By the time I decided to become a father, I knew the kind of dad I wanted to be. One who was present. One who was there to see my daughter grow. A dad who changed diapers, took her to playgroups, did school runs, helped out in class, and was generally immersed in family life. I was lucky enough to live this as a stay-at-home dad for five years, before returning to work.
I don’t know where this idea of being this kind of dad came from. It certainly wasn’t from my own father, who was far from being present, and certainly wasn’t one of my role models. I still maintain that seeing the movie Mr. Mom at a young age made a big impression on me, as it highlighted the changing roles for both men and women in the realm of work and home (admiring anything about this film is an unpopular opinion among fellow dad bloggers, so beg pardon).
But there were other key influences that shaped my attitude toward work and family.
At the start of my career, the senior men in the office seemed to be from the mold of my father’s generation: Looking after kids was something their stay-at-home wives took care of. The only parents I saw working part-time or flexible hours were women — but seeing them undertake this way of working never left me.
Flexible working hours were brushed aside for now. My first boss told us that the best way to impress any employer is to be at your desk before they arrive and still be there when they leave. Unfortunately, this attitude framed much of my subsequent years of employment.
Later in my career, two different attitudes began to shift my understanding of how to work. I was in a media environment, full of young people regularly working long hours because that’s what you were expected to do. Apart from one co-worker.
This person was in at 9:30 in the morning and out at 6. He was well-known in the company for this. Far from this attitude being looked down upon, his discipline was respected, so much so that he eventually became head of his department. I took from this that what REALLY impressed employers was being good at your job and being able to do it during working hours, and he became one of the role models I found worth emulating.
My boss at this time was also an influence. While he worked the erratic hours our industry demanded, he was also a devoted father of two, and often would be away from the office doing things with them. It was a small company, but one where family was valued.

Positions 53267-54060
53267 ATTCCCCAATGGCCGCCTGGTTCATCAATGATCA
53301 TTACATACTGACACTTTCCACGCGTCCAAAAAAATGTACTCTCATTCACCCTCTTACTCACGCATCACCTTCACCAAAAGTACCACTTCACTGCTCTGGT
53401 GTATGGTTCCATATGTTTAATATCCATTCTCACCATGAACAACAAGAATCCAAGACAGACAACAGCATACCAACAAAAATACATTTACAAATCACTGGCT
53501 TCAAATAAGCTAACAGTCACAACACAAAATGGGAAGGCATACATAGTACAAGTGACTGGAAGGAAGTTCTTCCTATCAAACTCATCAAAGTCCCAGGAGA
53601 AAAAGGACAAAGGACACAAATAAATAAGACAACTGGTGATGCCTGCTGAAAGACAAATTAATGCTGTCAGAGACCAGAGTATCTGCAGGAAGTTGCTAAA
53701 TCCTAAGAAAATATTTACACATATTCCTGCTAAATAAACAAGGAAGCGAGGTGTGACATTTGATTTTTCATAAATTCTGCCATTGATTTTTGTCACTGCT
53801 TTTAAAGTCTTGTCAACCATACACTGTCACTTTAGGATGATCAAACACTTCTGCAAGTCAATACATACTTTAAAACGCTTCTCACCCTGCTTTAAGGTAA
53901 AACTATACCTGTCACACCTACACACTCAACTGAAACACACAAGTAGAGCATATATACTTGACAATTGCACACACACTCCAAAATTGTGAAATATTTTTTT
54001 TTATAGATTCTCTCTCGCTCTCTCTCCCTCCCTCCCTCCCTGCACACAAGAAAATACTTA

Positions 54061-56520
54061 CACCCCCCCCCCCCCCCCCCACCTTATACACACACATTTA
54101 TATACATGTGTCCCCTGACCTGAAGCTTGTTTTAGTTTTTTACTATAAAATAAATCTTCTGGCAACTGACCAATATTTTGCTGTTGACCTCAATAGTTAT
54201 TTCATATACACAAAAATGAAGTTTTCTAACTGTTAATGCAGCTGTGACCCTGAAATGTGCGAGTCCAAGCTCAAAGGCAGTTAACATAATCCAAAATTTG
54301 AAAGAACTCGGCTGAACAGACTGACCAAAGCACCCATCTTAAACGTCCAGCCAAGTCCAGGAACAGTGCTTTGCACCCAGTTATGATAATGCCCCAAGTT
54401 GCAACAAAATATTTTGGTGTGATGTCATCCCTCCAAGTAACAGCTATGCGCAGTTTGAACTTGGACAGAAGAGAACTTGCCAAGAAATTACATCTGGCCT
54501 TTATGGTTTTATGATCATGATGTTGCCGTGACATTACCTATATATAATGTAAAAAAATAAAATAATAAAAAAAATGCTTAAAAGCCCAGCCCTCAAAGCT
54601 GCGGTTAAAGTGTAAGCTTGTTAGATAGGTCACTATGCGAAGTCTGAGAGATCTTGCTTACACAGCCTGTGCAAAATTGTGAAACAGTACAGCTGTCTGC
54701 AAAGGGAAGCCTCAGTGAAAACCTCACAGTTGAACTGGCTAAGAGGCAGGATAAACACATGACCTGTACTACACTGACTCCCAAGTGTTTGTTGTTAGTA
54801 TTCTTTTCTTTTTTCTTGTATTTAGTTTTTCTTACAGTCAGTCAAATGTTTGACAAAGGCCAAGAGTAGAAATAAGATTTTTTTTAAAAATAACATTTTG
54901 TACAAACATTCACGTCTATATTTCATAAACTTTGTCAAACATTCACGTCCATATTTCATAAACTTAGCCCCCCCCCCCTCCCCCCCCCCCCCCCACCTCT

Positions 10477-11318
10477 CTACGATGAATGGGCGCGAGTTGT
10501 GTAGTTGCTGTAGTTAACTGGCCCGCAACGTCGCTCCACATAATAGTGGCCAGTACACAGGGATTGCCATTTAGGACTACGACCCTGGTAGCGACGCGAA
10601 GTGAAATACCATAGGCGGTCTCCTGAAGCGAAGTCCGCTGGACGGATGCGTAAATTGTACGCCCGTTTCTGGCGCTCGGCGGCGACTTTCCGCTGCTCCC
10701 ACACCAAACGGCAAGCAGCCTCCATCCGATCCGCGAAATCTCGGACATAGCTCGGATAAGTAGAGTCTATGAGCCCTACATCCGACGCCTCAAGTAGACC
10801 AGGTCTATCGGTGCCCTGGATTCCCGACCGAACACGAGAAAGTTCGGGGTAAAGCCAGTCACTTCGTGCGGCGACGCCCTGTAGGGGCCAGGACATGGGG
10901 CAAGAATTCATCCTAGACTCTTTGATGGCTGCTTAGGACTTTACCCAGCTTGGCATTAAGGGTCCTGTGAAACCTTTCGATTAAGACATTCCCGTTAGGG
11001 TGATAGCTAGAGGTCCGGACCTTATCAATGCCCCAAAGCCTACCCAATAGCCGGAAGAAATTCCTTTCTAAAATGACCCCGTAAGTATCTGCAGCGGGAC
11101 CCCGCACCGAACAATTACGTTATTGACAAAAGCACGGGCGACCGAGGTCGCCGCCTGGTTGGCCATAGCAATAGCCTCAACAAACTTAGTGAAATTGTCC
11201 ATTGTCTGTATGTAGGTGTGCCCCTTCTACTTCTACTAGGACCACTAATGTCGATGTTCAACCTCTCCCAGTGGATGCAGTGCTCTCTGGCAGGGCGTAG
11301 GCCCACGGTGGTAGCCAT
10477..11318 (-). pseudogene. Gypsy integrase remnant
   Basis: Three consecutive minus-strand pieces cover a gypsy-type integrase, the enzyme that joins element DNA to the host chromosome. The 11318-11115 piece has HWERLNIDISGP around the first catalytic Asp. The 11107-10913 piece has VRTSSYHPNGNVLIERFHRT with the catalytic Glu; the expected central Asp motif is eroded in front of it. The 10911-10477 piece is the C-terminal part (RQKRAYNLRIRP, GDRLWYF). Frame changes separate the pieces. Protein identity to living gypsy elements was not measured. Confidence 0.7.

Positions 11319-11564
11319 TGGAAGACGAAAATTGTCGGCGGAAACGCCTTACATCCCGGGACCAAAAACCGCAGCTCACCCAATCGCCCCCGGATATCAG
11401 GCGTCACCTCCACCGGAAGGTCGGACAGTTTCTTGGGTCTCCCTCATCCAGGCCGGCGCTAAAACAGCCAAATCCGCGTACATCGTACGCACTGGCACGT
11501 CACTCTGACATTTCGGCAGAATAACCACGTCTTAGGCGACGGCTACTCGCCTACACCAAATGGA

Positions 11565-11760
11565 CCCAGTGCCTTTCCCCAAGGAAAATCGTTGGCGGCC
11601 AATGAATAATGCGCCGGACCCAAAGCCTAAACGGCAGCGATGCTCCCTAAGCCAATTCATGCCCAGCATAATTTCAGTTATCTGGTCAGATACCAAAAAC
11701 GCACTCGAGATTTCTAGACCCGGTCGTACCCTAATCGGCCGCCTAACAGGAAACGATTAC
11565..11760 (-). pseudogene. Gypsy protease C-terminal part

Ten years later, half of which I spent as a stay-at-home dad, I find myself back in the workplace as a parent. Luckily (well, somewhat by design) I’ve landed in a company that truly values family and embraces flexible work hours for all. I am using these as much as possible.
I work from home two days a week, meaning I can do the school run and regularly help out in my child’s class, too. On office days, I stagger my working day by two hours so I can do the after-school pickup. Our company has unlimited holiday days (no, really), enabling family getaways plus days off here and there for trips, school events and so on. If our daughter is sick, I can decide to work from home at the last minute, knowing my decision will be fully supported by my manager.
These benefits are great and enable me to still be that father I wanted to be, only now back at work. But to help enable the next generation of fathers, I don’t think it’s enough to just take advantage of these benefits.
Like role models before me, I need to be seen using this flexibility by younger colleagues who don’t yet have kids. I need to demonstrate that being an active, engaged parent doesn’t mean I can’t do a good job and be considered an asset to the company.
When I leave early, I don’t sneak out – I practically announce it, saying goodbye to the office. I add every school and child-related event during working hours to my calendar, so all can see. I bring my daughter to work, showing how I can spend time with her while still doing my job (and so everyone can see what a great relationship we have, too).
I’m not saying I’m a role model. There’s nothing admirable about what I’m doing. In fact, I merely want it to seem utterly normal. I simply want everyone to see that the flexible hours of the modern working parent are not the purview of the working mother alone, as it was when I was starting my career. And, I want to share a little of how awesome I think being a father is.
About the author
In a previous life, Simon Ragoonanan of the United Kingdom was a television producer. He has been a stay-at-home dad to his daughter since she was 6 months old. He occasionally still works in TV, is a freelance writer, and blogs about being the dad of a daughter at Man vs. Pink.
Role models dad photo by Fred Kearney on Unsplash.
Leave a Reply